Giving thanks has a way of magically reducing the charge we hold around things and people. It stops the endless cycle of negativity and releases the offending string. Putting a positive spin on everything is very attractive and will attract more positive energy.
Adopt a daily mantra of “thank you.” Thank the bus driver, the waitress, the mail carrier, the flight attendant, the pilot. Thank your teachers, doctors, store clerks, co-workers. Be grateful for the food you eat, the clothes you wear, the bed you sleep in. Appreciate your family. Acknowledge the miracle of your body to seek balance. Thank the universe for all the support you get (most of which we aren’t even aware of ) and for giving you opportunities to grow. Be grateful for your life. And if you find it’s too hard to do sometimes, act as if you’re grateful. Fake it and feel the resistance that it stirs.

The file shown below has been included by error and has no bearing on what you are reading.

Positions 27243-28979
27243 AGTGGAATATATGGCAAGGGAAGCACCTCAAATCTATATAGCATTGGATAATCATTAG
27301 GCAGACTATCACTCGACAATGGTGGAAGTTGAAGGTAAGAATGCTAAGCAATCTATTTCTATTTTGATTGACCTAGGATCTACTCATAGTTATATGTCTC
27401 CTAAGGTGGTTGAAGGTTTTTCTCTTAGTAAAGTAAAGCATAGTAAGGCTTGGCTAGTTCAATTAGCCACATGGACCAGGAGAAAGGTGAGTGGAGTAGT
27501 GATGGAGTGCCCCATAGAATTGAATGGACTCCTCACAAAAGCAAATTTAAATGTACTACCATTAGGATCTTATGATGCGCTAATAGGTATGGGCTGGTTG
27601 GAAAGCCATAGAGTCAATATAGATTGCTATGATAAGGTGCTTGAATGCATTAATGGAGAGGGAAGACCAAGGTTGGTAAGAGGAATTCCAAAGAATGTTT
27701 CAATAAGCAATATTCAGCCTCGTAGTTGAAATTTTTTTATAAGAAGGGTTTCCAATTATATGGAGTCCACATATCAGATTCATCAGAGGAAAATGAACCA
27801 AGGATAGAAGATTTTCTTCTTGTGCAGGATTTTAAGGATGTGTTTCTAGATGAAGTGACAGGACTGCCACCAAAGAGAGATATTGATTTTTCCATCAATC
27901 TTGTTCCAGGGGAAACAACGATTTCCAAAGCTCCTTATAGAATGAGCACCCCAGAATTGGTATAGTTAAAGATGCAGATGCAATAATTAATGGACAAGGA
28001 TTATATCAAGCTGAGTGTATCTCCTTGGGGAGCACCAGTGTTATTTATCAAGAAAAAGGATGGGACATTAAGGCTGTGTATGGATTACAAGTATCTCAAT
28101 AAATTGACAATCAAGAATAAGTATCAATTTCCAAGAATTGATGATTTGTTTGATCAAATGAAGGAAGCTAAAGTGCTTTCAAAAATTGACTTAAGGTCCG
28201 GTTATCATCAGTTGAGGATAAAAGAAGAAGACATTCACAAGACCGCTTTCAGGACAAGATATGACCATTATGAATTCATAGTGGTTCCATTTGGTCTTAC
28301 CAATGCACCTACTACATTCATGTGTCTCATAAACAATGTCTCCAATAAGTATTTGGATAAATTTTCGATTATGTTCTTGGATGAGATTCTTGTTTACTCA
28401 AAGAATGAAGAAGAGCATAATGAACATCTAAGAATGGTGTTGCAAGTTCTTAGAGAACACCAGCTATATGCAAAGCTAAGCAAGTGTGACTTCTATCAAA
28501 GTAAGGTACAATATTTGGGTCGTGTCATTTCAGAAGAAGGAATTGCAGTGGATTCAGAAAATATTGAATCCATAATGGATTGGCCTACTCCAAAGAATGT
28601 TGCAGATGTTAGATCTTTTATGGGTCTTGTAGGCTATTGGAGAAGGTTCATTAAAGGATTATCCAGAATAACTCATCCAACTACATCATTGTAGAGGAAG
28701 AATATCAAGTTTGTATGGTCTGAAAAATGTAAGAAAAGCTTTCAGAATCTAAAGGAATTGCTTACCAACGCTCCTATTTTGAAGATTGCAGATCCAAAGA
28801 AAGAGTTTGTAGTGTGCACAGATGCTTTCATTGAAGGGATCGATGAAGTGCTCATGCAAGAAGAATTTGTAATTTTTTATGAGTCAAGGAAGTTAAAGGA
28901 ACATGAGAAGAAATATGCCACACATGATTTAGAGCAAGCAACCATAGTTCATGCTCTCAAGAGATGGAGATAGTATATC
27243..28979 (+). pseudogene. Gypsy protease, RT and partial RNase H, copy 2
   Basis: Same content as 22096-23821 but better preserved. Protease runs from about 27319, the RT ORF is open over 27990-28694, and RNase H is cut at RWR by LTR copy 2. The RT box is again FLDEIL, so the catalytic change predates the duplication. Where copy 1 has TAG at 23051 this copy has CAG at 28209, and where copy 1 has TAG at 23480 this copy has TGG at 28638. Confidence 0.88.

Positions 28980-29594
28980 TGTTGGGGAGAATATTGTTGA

So what are you grateful for? What do you notice when you name and feel your gratitude? What do you notice when you practice the meditation below?
Here are two ways to adopt a daily practice in appreciation:
You can begin right this second with a running one-minute commentary of what you are grateful for, what feels good, what works in your life, what you love.
If you feel a whine or a complaint coming on, catch yourself, snap yourself out of it with a phrase like “strike that” or “stop it,” and reframe the thought with something more uplifting and positive. For example “I’m late” could be turned around to “I made it!”
See if by shifting the focus on the idea of having rather than lacking, you observe something you hadn’t noticed before. If this exercise brings up some charge, take it as a sign to stop and feel.